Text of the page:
For this, you must cover the windows with acoustic plugs, soundproof curtains, window blankets, or even by bricking them.  

Then, focus on the garage door. Insulate it with some blankets or soundproof curtains too. 

Don’t worry, these can be easily removed. 

Lastly, apply the same method to the walls and ceilings. Acoustic blankets, sheets, foam panels, anything! 

Oh, right! And let’s not forget about the floor! 

Vibrations need to be absorbed, and what better thing to absorb noise than a huge carpet? 

Have fun experimenting with these methods. Ask for your bandmates to help you, have a couple of beers, and enjoy the process. 

3. Play at specific hours of a day

This one might be a bit obvious, but it’s worth mentioning anyway. 

Try to play at certain hours of the day. To be more precise, avoid playing too early in the morning, or too late in the evening. 

Nobody wants to wake up at the riff of Megadeth’s She-Wolf at 06:00 in the morning, just as no one could go to bed and have sweet dreams if the riff of Cowboys from Hell is blasting through their neighbor’s garage.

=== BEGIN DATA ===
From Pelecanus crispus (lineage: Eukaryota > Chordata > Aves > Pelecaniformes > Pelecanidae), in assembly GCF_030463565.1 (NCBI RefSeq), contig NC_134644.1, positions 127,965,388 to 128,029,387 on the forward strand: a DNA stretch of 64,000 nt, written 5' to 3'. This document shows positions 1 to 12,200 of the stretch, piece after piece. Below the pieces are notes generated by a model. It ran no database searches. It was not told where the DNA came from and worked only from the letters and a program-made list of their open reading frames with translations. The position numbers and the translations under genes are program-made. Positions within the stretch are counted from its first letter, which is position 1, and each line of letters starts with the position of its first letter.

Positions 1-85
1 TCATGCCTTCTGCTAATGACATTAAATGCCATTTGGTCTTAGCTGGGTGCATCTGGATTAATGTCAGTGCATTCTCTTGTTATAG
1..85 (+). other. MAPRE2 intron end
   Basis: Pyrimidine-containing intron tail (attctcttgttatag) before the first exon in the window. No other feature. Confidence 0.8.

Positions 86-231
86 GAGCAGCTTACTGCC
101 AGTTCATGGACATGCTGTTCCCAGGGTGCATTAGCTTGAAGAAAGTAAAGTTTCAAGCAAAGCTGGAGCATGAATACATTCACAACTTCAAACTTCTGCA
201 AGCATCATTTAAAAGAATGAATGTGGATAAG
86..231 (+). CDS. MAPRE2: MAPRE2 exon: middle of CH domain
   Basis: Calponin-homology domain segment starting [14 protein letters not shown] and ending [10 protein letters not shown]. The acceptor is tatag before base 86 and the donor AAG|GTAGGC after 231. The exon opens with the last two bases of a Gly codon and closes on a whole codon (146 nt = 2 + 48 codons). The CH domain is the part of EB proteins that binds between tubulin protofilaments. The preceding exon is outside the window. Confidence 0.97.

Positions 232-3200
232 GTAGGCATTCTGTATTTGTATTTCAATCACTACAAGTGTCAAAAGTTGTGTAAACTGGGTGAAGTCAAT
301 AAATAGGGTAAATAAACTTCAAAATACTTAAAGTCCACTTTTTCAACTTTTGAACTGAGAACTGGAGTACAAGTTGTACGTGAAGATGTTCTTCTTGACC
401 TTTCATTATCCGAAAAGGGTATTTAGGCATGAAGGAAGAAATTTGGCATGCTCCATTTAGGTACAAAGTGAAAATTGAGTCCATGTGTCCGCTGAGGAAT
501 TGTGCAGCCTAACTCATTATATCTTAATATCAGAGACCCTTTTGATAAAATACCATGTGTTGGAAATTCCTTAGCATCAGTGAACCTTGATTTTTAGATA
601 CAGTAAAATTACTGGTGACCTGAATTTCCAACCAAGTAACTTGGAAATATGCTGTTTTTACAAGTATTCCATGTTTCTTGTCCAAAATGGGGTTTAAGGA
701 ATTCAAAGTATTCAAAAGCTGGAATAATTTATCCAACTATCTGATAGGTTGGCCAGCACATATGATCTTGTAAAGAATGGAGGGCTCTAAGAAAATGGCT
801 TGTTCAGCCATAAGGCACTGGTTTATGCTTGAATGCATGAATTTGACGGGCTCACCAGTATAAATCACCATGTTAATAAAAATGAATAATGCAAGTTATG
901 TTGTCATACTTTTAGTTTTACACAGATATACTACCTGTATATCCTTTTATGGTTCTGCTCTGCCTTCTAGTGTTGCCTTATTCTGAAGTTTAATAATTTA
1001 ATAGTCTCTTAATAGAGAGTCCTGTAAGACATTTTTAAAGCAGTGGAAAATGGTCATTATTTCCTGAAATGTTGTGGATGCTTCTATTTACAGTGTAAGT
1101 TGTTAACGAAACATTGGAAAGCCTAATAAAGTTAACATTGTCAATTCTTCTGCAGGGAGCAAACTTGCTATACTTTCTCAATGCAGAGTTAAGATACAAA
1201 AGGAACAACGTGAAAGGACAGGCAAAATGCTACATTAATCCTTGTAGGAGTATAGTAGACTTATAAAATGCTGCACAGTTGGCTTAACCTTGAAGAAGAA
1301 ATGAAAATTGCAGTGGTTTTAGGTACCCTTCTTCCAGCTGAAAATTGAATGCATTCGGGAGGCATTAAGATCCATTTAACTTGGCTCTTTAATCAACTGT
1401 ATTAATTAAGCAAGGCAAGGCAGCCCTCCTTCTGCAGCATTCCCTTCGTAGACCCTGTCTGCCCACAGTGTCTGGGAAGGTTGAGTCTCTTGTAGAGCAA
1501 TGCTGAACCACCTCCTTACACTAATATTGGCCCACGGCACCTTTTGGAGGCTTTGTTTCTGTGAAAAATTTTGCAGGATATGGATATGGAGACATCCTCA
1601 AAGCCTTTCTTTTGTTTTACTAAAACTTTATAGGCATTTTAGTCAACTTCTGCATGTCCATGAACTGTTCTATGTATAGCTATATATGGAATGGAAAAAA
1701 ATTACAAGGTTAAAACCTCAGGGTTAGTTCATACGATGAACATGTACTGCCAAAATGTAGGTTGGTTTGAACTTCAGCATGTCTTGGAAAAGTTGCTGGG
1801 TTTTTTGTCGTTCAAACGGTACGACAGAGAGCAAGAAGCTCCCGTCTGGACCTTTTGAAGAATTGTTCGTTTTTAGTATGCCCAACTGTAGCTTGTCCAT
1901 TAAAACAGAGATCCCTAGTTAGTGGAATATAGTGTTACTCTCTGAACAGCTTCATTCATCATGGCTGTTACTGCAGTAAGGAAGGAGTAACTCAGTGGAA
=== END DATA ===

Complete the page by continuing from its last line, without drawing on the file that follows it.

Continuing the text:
So, there has to be a specific time of the day when you can play freely without bothering someone else, right? 

Well, this varies according to the place you are living in. If you’re staying at an apartment complex, then this will be impossible. 

On the contrary, for those guitarists that live in the suburbs, then you might find the perfect time to play loud and not be a nuisance. 

Sometimes, it’s just a matter of trial and error. 

4. Use an attenuator 

Attenuators are devices that let one crank the volume of the amp up without causing significant damage to the speaker or ears. 

An attenuator lets you get all of the amp’s tone at a reduced level, without decreasing its quality. 

They function by being a middleman between the amp and the speakers by mimicking a full speaker load.

Come to think about it, this option is even more simple than building a sound-proof garage, don’t you think?